Generally, we have treated corporate subsidiaries as separate business entities in applying the Code of Ethics. See CEO 85-31 and the opinions cited therein. However, in a limited number of circumstances, we have "pierced the corporate veil" and concluded that contracting with a holding company which held the assets of a subsidiary corporation which was doing business with or regulated by the public officer's agency violated the first part of Section 112.313(7)(a). See CEO 80-25 and CEO 91-24. In the situation presented, the Mayor would be contracting with the corporate subsidiary of a parent corporation which has been extensively involved in the City's foray into charter schools, not exactly the same situation posed by CEO 80-25, where a county commissioner was an officer of and owned stock in a holding company whose subsidiary acted as a promoter to book shows into the county owned and operated arena, or CEO 91-24, where the State Comptroller owned stock in bank holding companies whose subsidiaries were regulated by the Department of Banking and Finance. Those opinions appear to be based on the ownership of stock in the holding company which, in turn, owned the subsidiary corporation. Here, stock ownership is not the basis for the Mayor's contractual relationship with the subsidiary and his contractual relationship would be with that corporation rather than with its corporate parent. Therefore, we do not conclude that the first part of Section 112.313(7)(a) would be violated were the Mayor to contract with the subsidiary to make presentations advocating charter schools, even though the subsidiary is closely linked to its corporate parent, the design-build contractor under contract with the City.
Under the second part of Section 112.313(7)(a), a conflict would be created if the Mayor's contractual relationship with the subsidiary were to create a continuing or frequently recurring conflict with his duties as Mayor. It is not clear from the exchange of correspondence how often the Mayor will make presentations with the subsidiary, but it is presumed that his appearances will not interfere with the performance of his mayoral duties. Notwithstanding, we are concerned that as long as the City continues to have a contractual relationship with the design-build firm, it is imperative for the City to be able to objectively evaluate the services it receives from the firm, and that objectivity would be compromised if the Mayor contracts with the subsidiary to promote charter school services, especially where the design-build firm and the subsidiary are so closely identified with each other and, in the eyes of some, could be synonymous. The City of Pembroke Pines has received many accolades for its municipal charter school system, and the design-build firm's success in Pembroke Pines--its first charter school project--is highlighted on the company's website. For the subsidiary to use a City official to market its services to others, and for the official to receive compensation for participating in this endeavor, relying on his knowledge of charter schools obtained through the City's experiences, seems incompatible with the principles contained in the Code of Ethics. In CEO 91-19, we opined that a prohibited conflict of interest would be created where a city commission candidate was employed by the affiliate of a corporation which supplied third-party administration for the city's health insurance plan. The facts present in that opinion led us to conclude that the official's employment with the affiliate created a continuing or frequently recurring conflict prohibited by the second part of Section 112.313(7)(a).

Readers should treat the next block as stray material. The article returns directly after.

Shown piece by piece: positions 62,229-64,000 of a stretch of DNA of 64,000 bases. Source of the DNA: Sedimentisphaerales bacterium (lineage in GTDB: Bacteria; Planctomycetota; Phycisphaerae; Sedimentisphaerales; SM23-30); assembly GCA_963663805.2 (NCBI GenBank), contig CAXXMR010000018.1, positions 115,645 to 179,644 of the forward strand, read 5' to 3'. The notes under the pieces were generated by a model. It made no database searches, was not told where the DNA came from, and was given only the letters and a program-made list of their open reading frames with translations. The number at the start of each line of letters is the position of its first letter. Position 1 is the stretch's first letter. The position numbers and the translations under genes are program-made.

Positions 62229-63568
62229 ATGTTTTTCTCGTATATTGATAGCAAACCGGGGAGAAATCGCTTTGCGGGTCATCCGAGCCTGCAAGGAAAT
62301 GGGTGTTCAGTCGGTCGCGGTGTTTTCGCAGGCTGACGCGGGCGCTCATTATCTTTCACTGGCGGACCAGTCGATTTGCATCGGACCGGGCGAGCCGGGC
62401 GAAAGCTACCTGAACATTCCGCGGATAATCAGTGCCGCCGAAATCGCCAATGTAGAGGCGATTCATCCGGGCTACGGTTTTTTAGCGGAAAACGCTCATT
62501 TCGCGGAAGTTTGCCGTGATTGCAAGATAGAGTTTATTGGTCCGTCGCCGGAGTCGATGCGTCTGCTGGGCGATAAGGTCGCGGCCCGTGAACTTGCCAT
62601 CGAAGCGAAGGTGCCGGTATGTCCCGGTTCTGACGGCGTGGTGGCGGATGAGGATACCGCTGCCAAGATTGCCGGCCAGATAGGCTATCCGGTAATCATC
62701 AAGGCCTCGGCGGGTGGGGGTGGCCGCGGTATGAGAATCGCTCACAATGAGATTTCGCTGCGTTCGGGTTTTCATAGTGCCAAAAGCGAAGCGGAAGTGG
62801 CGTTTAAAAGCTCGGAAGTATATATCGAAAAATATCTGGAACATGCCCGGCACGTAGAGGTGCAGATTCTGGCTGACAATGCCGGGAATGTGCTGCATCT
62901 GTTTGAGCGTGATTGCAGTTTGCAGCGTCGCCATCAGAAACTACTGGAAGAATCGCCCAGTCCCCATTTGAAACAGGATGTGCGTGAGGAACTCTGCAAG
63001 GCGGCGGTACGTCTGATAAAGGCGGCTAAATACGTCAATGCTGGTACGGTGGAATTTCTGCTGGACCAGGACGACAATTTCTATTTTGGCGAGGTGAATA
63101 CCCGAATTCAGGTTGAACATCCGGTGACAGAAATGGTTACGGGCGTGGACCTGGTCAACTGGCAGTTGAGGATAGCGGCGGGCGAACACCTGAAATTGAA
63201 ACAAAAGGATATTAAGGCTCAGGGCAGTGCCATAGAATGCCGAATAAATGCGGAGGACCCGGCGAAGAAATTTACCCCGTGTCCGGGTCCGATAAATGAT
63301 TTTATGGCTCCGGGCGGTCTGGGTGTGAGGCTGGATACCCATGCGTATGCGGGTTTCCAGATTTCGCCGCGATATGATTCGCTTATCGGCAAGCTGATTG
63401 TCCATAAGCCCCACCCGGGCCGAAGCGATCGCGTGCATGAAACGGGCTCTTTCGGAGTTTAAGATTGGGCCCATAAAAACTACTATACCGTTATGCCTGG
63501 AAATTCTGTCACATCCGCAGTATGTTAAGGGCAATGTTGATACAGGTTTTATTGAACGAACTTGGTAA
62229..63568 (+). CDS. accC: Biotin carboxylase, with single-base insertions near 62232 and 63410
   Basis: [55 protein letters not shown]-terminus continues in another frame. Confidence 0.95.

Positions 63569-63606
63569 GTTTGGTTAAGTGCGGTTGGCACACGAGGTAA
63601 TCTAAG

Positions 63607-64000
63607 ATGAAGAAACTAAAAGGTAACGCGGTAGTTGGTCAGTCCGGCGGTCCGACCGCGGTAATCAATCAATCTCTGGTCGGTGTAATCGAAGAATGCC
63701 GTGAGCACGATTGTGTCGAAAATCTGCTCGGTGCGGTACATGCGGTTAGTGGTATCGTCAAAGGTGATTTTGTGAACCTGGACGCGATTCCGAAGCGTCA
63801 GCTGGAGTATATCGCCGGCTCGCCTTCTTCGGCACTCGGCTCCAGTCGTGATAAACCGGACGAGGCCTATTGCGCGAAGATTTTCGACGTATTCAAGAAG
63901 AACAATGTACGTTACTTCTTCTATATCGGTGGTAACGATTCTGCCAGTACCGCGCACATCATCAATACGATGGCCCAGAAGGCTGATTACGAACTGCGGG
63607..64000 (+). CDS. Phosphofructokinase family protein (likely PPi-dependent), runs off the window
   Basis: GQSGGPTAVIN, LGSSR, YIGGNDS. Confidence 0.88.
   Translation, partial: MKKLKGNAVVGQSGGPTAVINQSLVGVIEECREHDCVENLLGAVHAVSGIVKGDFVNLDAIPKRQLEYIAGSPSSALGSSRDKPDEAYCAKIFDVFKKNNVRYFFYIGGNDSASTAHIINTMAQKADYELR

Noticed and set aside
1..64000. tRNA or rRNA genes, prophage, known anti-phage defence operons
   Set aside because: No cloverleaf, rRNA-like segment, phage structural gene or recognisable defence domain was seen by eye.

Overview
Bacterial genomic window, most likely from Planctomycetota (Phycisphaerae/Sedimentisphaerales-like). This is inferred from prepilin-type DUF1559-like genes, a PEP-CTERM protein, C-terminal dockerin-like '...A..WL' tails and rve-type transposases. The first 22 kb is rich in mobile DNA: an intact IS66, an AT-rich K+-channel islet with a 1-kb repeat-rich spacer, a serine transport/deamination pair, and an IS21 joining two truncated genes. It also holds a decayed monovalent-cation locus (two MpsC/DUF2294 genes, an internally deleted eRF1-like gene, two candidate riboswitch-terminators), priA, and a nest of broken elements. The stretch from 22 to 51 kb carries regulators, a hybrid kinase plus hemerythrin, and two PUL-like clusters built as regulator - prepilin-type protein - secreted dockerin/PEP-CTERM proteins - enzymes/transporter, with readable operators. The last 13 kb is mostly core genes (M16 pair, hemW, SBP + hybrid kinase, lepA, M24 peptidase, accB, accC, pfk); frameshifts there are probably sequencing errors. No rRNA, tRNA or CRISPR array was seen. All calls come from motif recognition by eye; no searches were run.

This is not meant to discredit the Mayor and the work he has done in shepherding the City's innovative charter school system or to impugn the actions of the subsidiary. However, while he remains a public officer in Pembroke Pines and while the design-build firm is under contract with the City, we believe that a prohibited conflict of interest would be created under the second part of Section 112.313(7)(a), Florida Statutes, were the Mayor to contract with the firm's subsidiary to champion charter schools.
Your question is answered accordingly.
ORDERED by the State of Florida Commission on Ethics meeting in public session on June 7, 2001 and RENDERED this 12th day of June, 2001.
Howard Marks, Chair